Section 703(h) of the Act immunized only "bona fide" seniority systems. Bona fides, in the context of the statute requires, at least in part, that the seniority system be applied fairly and impartially to all employees, that it not have its "genesis in [unlawful] discrimination," and that it be maintained free from illegal purposes. Teamsters, 431 U.S. at 355, 97 S.Ct. at 1864. A system designed or operated to discriminate on an illegal basis is not a "bona fide" system. Evans, 431 U.S. at 559, 97 S.Ct. at 1890. See also, James v. Stockham Valves & Fittings Co., 559 F.2d 310 (5th Cir., 1977), and Chrapliwy v. Uniroyal, Inc., 71 F.R.D. 461 (N.D.Ind., 1976). It will now be necessary for the trial court to determine whether the seniority system at issue in this case was designed, operated, or maintained in a discriminatory fashion and if so, whether under Teamsters and Evans its operation represents a violation of Title VII.
Second, it must be determined whether retroactive seniority should be awarded as an appropriate remedy for acts of post-Title VII discrimination, if any, which are timely charged, Franks v. Bowman Transportation
We understand the district court's July 28 opinion to require proof at trial that appellants were discriminated against after the effective date of Title VII and within the period of the statute of limitations. It indicates that a violation of Title VII would be found to occur if, absent discrimination, a woman would have been hired earlier than her actual date of appointment (Appendix at 594-95), or under an alternative formulation, if a male police officer had been hired instead of a female who met all appointment requirements and had a higher test score. (Appendix at 590-91).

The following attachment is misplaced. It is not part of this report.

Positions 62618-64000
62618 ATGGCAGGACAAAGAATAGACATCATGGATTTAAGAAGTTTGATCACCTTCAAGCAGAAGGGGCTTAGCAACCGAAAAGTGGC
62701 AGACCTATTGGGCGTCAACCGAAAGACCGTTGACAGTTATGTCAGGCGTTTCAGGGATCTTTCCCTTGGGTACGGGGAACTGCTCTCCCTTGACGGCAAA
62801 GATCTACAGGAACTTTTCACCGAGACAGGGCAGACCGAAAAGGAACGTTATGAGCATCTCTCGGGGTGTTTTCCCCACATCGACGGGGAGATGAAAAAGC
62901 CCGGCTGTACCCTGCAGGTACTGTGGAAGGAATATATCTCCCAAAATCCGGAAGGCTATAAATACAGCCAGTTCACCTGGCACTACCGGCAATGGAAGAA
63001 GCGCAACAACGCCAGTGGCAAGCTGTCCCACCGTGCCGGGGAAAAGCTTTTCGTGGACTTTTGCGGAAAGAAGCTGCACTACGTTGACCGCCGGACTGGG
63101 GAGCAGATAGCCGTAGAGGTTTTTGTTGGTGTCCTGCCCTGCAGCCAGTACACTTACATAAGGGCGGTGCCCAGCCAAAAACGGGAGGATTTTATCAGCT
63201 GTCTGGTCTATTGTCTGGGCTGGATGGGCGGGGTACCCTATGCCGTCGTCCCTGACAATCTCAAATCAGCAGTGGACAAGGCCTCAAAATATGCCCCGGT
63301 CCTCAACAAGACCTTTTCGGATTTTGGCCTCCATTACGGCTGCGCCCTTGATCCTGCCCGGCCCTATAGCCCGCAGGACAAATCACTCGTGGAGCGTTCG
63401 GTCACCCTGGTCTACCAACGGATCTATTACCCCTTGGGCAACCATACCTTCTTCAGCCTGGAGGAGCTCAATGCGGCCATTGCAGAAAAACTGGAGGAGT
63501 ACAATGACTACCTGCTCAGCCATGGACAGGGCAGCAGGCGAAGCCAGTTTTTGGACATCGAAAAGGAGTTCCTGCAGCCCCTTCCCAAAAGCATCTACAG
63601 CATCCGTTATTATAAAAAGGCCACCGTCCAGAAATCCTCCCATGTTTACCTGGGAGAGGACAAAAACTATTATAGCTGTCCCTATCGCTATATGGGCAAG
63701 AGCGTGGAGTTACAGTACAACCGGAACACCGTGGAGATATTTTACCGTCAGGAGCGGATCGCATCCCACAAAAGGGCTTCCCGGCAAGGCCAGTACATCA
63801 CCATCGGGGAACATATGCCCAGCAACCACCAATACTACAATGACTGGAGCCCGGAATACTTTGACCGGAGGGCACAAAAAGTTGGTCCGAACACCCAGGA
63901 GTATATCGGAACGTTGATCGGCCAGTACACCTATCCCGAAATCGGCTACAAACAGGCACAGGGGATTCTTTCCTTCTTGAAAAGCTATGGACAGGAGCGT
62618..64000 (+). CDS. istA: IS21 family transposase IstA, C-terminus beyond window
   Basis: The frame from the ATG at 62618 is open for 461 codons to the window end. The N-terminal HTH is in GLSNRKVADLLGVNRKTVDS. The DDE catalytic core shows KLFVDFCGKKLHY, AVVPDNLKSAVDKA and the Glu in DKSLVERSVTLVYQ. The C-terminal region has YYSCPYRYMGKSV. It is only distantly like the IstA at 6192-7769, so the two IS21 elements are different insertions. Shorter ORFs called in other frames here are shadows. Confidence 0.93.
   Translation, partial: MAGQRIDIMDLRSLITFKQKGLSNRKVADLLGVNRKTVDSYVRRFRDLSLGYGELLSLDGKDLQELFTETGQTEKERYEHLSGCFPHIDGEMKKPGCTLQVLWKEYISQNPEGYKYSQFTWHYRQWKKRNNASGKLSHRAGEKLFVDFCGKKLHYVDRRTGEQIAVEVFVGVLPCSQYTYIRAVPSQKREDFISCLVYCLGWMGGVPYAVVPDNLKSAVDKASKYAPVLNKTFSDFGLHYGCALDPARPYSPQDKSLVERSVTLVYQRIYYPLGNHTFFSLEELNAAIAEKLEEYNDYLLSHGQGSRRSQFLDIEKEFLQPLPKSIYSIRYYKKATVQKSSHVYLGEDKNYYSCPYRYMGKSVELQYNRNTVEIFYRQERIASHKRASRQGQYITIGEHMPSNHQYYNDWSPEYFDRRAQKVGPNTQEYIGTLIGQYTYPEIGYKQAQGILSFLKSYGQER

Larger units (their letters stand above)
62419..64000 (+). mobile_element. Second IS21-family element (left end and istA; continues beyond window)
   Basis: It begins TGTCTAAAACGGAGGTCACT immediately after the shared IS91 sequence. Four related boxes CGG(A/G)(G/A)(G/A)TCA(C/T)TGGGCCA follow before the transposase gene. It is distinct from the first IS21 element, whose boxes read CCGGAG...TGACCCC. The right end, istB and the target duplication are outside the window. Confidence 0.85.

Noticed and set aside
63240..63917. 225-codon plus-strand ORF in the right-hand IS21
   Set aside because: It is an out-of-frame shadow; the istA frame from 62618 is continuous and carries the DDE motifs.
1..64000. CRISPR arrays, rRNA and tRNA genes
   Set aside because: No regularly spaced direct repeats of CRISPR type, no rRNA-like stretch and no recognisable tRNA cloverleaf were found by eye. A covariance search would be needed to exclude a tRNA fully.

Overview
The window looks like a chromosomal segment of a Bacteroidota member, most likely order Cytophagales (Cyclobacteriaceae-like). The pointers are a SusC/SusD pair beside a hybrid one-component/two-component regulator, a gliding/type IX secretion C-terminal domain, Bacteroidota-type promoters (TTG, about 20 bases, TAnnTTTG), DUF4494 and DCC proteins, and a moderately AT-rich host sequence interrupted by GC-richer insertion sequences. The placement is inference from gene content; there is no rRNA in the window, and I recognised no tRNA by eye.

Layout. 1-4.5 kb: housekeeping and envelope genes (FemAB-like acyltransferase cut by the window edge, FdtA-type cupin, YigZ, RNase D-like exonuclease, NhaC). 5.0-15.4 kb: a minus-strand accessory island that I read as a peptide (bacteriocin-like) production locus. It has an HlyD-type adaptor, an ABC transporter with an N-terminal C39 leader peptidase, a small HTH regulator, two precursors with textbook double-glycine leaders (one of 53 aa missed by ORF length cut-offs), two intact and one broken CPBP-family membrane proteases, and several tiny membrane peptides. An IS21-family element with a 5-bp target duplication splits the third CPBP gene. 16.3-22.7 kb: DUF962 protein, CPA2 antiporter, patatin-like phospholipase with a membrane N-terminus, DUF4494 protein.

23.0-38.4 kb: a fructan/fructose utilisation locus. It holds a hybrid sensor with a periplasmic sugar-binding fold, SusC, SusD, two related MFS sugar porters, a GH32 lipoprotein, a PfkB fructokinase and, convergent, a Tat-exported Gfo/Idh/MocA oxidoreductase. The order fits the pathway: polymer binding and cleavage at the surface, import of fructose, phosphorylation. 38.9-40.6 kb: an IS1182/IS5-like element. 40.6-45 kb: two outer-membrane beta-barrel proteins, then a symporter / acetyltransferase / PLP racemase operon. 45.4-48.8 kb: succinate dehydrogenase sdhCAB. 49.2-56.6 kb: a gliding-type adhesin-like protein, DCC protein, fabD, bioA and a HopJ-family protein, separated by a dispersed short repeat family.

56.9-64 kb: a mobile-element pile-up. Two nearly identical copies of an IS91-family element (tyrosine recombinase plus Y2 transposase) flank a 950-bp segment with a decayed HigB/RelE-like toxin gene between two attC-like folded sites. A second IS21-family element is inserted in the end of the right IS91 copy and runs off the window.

If this understanding of the trial court's order is correct, the order may be unnecessarily narrow, failing to take into account the difference between issues of remedy and issues of violation. See Evans, 431 U.S. at 556-562, 97 S.Ct. at 1888-1890.
To succeed at trial, the appellants must be able to demonstrate a Title VII violation occurring after the effective date of the Act and within the period of the statute of limitations, or 300 day charge-filing period. But such a violation is not limited to hiring violations per se.
A continuously maintained illegal employment policy may be the subject of a valid complaint until a specified number of days after the last occurrence of an instance of that policy. Wetzel v. Liberty Mutual Insurance Co., 508 F.2d 239, 246 (3d Cir.), cert. denied, 421 U.S. 1011, 95 S.Ct. 2415, 44 L.Ed.2d 679 (1975); Macklin v. Spector Freight Systems, Inc., 156 U.S.App. D.C. 69, 76-80, 478 F.2d 979, 986-90 (1973). See also 118 Cong.Rec. 7565 (March 6, 1972). Furthermore, where an illegal policy is so maintained, relief for injuries sustained even before the beginning of the limitations period is appropriate.
Accordingly, in the instant case, it must be determined whether the police force maintained a continuous policy which limited opportunities for female participation in the police force. If such a policy were properly charged after the effective date of the Act and within the statutorily required number of days following the last occurrence of an instance of that policy, then a judicially remediable violation of Title VII would be established.